Nelson Province was constituted in 1853 under the New Zealand Constitution Act 1852, and originally covered the entire upper South Island, including all of present-day Buller, Kaikoura, Marlborough, and Tasman districts, along with Nelson City, Grey District north of the Grey River, and the Hurunui District north of the Hurunui River. It was reduced in size by the creation of Marlborough Province in November 1859, then abolished in 1876, along with all the provinces of New Zealand.
The Nelson Province as constituted in 1853
Palmam qui meruit ferat Latin Let him, who has earned it, bear the palm
|Provinces of New Zealand||Nelson Province|
|Named for||Horatio Nelson|
|Nelson Provincial Council||Nelson|
|Time zone||UTC+12 (NZST)|
|• Summer (DST)||UTC+13 (NZDT)|
- For the current top-level subdivision of Nelson in New Zealand, see Nelson, New Zealand
Nelson Province initially covered the entire upper South Island. The Marlborough Province split away from the Nelson Province on 1 November 1859 because the majority of the income of the Provincial Council came from land sales in the Marlborough region, but the funds were mostly used in the Nelson region. Land sales in Nelson and Marlborough netted the Nelson Provincial Council £33,000 and £160,000, respectively. Of that, £200 were expended benefiting the Marlborough region. There was considerable conflict between Superintendent John Perry Robinson's policies of supporting smaller land holders, and the objectives of the large pastoral run-holders in the Wairau Valley. The New Provinces Act 1858 allowed for parts of a province to break away if the area was large enough, and enough voters supported such a move. The petition was signed by almost all settlers in the Wairau; only six withholding their support for a split. The new Marlborough Province was gazetted on 4 October 1859.
For perspective, the Marlborough Province took with it the areas of Nelson Province that would later form five administrative areas when the provinces were dissolved in 1876: Blenheim Borough, covering 17.7 km2 (6.8 sq mi); Picton Borough, covering 4.2 km2 (1.6 sq mi); Kaikoura County, covering 2,348 km2 (907 sq mi); and Marlborough County, covering 10,478 km2 (4,046 sq mi), which includes the former Sounds County, the area immediately surrounding the borough of Picton, which amalgamated with Marlborough County prior to 1913 due to insufficient population to ever form its own county council.
The Nelson Provincial Council was established with fifteen members, and the Province was divided into seven Electoral Districts for the election of the Superintendent and members of the Provincial Council. These districts were: Town of Nelson, five members; Suburban Districts, one member; Waimea East District, two members; Waimea West District, one member; Waimea South District, two members; Motueka and Massacre Bay District, two members; Wairau District, two members.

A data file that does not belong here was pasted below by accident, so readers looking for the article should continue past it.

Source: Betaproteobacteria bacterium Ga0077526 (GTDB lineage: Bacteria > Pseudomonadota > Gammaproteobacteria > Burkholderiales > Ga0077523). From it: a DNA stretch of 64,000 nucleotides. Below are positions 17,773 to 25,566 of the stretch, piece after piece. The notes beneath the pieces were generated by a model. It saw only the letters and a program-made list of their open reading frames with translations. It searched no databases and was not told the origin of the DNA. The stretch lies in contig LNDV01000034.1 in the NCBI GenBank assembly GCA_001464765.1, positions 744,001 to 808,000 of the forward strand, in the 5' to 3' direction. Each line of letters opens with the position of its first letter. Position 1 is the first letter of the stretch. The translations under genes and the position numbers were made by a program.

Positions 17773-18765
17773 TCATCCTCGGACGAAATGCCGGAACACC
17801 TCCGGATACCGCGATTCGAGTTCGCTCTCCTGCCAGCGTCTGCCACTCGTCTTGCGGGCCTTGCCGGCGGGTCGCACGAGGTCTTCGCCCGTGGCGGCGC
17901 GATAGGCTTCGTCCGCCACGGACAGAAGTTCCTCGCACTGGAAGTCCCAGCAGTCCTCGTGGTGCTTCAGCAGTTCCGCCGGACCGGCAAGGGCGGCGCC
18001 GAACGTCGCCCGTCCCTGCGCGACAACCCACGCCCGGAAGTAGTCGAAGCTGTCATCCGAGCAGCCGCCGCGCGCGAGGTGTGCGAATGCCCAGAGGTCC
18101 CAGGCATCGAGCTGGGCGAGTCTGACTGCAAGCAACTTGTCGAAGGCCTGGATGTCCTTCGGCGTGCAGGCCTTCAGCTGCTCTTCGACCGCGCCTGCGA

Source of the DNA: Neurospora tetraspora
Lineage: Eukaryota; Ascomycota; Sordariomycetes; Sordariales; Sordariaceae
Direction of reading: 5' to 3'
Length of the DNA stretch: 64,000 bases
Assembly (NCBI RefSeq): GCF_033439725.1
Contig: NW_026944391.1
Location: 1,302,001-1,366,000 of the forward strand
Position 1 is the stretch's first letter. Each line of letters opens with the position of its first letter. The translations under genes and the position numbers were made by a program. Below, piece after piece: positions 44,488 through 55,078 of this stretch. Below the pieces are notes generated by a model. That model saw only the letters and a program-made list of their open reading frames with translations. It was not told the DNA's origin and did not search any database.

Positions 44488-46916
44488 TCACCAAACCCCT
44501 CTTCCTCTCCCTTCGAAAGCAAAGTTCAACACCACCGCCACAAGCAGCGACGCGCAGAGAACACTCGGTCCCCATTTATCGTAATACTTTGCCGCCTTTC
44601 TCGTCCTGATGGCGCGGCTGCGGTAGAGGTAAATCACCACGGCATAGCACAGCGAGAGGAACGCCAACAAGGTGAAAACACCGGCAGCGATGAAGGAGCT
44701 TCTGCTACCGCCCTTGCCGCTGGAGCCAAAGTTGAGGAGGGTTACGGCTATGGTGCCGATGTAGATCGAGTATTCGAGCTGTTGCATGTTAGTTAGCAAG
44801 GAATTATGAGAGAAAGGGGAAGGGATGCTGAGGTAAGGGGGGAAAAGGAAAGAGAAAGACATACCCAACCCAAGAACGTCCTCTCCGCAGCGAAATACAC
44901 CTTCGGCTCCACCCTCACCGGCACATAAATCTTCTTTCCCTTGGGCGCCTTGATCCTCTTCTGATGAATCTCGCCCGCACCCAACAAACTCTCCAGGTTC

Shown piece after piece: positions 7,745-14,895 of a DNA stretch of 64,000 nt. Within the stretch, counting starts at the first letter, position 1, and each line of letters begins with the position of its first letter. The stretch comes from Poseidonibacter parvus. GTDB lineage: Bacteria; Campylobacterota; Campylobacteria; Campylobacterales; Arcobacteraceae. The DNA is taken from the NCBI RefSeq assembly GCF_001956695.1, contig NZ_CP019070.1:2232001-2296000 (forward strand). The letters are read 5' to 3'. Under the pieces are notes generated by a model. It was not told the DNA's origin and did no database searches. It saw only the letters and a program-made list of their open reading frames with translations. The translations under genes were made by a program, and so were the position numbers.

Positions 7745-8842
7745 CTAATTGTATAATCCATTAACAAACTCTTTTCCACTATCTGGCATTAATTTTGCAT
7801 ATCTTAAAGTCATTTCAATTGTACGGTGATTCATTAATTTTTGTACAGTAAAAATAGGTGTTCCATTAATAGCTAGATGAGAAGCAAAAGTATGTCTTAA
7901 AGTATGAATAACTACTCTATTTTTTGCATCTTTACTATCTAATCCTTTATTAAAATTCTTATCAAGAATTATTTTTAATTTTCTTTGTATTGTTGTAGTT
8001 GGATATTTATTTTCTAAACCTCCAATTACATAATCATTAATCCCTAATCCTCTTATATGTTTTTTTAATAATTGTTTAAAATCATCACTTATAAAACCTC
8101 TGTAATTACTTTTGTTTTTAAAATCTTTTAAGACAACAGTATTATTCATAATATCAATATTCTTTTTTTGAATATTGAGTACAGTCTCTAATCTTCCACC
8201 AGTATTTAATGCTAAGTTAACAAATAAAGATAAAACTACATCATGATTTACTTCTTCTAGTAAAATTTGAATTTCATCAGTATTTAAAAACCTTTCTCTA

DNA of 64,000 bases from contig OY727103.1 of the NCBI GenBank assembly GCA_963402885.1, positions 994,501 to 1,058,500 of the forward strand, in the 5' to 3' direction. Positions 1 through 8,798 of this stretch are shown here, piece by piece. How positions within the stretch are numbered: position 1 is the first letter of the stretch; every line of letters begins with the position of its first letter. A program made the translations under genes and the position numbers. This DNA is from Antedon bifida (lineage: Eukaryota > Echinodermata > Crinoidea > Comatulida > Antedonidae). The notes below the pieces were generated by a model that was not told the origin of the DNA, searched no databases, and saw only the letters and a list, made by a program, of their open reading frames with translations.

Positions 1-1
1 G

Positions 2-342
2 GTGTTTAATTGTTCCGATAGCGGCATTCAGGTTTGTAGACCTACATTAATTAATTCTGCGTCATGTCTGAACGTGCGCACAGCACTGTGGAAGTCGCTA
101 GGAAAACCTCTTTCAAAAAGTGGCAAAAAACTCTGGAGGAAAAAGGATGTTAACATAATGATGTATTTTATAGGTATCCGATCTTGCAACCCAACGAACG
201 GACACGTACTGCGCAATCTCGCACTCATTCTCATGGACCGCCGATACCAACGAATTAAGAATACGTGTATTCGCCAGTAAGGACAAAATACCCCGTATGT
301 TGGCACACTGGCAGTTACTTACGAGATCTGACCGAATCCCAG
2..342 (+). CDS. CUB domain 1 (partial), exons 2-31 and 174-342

The election of Nelson's first superintendent was contested by three candidates; Edward Stafford, Francis Jollie and John Waring Saxton. The election took place on 1 August 1853 and resulted in Edward Stafford being Nelson's first superintendent. The final results for the election were: Stafford (251), Saxton (206) and Jollie (130). Edward Stafford will be remembered for his free, secular and compulsory education system became the model for New Zealand, with this ‘Nelson system’ introduced to all state primary schools in 1877.
Nelson was the designated seat of government and Superintendent John Perry Robinson laid the foundation stone for the Provincial Government buildings in Nelson on 26 August 1859. The building was in Albion Square in Bridge Street. It was designed by visiting architect Maxwell Bury and he modeled it on Aston Hall near Birmingham. Whereas Aston Hall was built from stone, the Government buildings were from timber. The buildings were run down and had stood empty for some years when they were demolished in 1969, amidst much controversy. The Nelson District Court building now stands on the site.
During the First Taranaki War in 1860 nearly 1,200 Taranaki settlers including women and children were relocated to Nelson. The Nelson Provincial Council funded the building of cottages known as the "Taranaki Buildings" for the housing of these refugees. Upon the cessation of hostilities the war refugees were offered free passage back to Taranaki, the majority took advantage of this offer but some elected to remain in Nelson.
During the period 1853 to 1873, the area that would become Grey County was administered as part of both Nelson Province and Canterbury Province (the Canterbury portion was transferred to a newly created Westland Province in 1873). The boundary between the provinces had been set as a straight line from the head of the Hurunui River to Lake Brunner at a time when the area was virtually uninhabited, but the West Coast Gold Rush then straddled that boundary, with a population boom also straddling the boundary. In 1866, there had been a proposal for the portions in Canterbury Province, including the urban area of Greymouth and the rural area south, to be annexed and solely administered by Nelson Province.